7 Examples of How women have responded to land governance corruption: Uganda Case 1 SWID used campaign for land titling to increase demand for accountability and transparency by demanding dialogue between government and women in communities with SWID acting as the channel of information. Improving on accountability and transparency also required creating partnerships and synergies between grassroots women and government officials Case 1 SWID used campaign for land titling to increase demand for accountability and transparency by demanding dialogue between government and women in communities with SWID acting as the channel of information. Improving on accountability and transparency also required creating partnerships and synergies between grassroots women and government officials 7 linking Land Tenure and Use for Shared Prosperity – Annual World Bank Conference on Land and Poverty, Washington DC, March

8 Lessons learnt and Best Uganda Case 1 Sensitized the community on the need for transparency and accountability mechanisms in processes for securing land tenure. Improved access to information in order to equip women to push back corruption despite high levels of illiteracy and other impediments. Case 1 Sensitized the community on the need for transparency and accountability mechanisms in processes for securing land tenure. Improved access to information in order to equip women to push back corruption despite high levels of illiteracy and other impediments. 8 linking Land Tenure and Use for Shared Prosperity – Annual World Bank Conference on Land and Poverty, Washington DC, March

9 Recommendations Improve harmonization of statutory law with traditional or customary law and land policies so that no gaps exist for corrupt individuals, institutions or practices that persist in undermining women’s rights to land use, access, control and ownership. Promote social inclusion of the marginalised in decision making processes especially women to avoid corruption perpetrated through trading of influence, abuse of office that further discriminates against women hence perpetuating women’s poverty. Improve harmonization of statutory law with traditional or customary law and land policies so that no gaps exist for corrupt individuals, institutions or practices that persist in undermining women’s rights to land use, access, control and ownership. Promote social inclusion of the marginalised in decision making processes especially women to avoid corruption perpetrated through trading of influence, abuse of office that further discriminates against women hence perpetuating women’s poverty. 9 linking Land Tenure and Use for Shared Prosperity – Annual World Bank Conference on Land and Poverty, Washington DC, March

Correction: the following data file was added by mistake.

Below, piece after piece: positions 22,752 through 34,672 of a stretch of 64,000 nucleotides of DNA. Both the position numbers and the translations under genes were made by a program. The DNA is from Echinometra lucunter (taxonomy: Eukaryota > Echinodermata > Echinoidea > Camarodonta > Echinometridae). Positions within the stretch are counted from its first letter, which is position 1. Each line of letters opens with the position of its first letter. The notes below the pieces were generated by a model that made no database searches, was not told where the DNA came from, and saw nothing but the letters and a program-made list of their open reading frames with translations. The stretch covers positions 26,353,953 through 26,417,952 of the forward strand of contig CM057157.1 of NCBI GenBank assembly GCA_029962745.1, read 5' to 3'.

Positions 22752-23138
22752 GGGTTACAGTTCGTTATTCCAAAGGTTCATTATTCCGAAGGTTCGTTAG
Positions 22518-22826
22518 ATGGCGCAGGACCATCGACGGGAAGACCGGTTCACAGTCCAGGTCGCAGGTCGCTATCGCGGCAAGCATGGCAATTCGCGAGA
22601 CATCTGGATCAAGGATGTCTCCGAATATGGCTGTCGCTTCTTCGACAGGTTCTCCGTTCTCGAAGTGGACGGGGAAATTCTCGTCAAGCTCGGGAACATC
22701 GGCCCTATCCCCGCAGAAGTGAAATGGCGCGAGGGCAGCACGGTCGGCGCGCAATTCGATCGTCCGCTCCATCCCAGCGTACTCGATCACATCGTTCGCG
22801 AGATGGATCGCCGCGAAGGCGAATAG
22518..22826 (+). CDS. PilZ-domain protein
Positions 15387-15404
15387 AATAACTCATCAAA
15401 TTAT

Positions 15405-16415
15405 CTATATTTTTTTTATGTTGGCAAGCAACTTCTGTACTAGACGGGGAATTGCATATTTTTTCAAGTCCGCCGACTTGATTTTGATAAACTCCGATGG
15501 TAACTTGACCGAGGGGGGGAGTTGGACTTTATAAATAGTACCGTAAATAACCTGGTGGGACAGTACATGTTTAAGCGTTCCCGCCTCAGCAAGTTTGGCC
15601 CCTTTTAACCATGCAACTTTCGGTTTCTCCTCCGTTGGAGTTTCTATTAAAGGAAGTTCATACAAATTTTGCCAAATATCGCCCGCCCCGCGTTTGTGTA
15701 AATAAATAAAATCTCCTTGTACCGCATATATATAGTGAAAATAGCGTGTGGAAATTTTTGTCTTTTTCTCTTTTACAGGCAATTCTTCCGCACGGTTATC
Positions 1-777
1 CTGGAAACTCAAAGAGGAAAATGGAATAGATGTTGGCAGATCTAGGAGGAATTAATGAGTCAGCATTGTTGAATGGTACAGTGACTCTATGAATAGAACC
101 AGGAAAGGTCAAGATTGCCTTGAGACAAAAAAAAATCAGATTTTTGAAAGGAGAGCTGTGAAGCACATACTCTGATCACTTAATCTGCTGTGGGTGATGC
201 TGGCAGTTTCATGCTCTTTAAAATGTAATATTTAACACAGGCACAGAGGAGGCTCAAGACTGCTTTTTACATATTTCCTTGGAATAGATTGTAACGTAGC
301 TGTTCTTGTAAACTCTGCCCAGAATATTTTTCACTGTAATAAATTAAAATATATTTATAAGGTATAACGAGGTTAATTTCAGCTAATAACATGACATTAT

10 Recommendations conduct research on the connection of corruption and land governance to women’s inequality and disempowerment. Ensure women’s access to justice by addressing corruption in the justice system. Guarantee women’s participation in land administration, management and governance to improve on accountability and transparency conduct research on the connection of corruption and land governance to women’s inequality and disempowerment. Ensure women’s access to justice by addressing corruption in the justice system. Guarantee women’s participation in land administration, management and governance to improve on accountability and transparency 10 linking Land Tenure and Use for Shared Prosperity – Annual World Bank Conference on Land and Poverty, Washington DC, March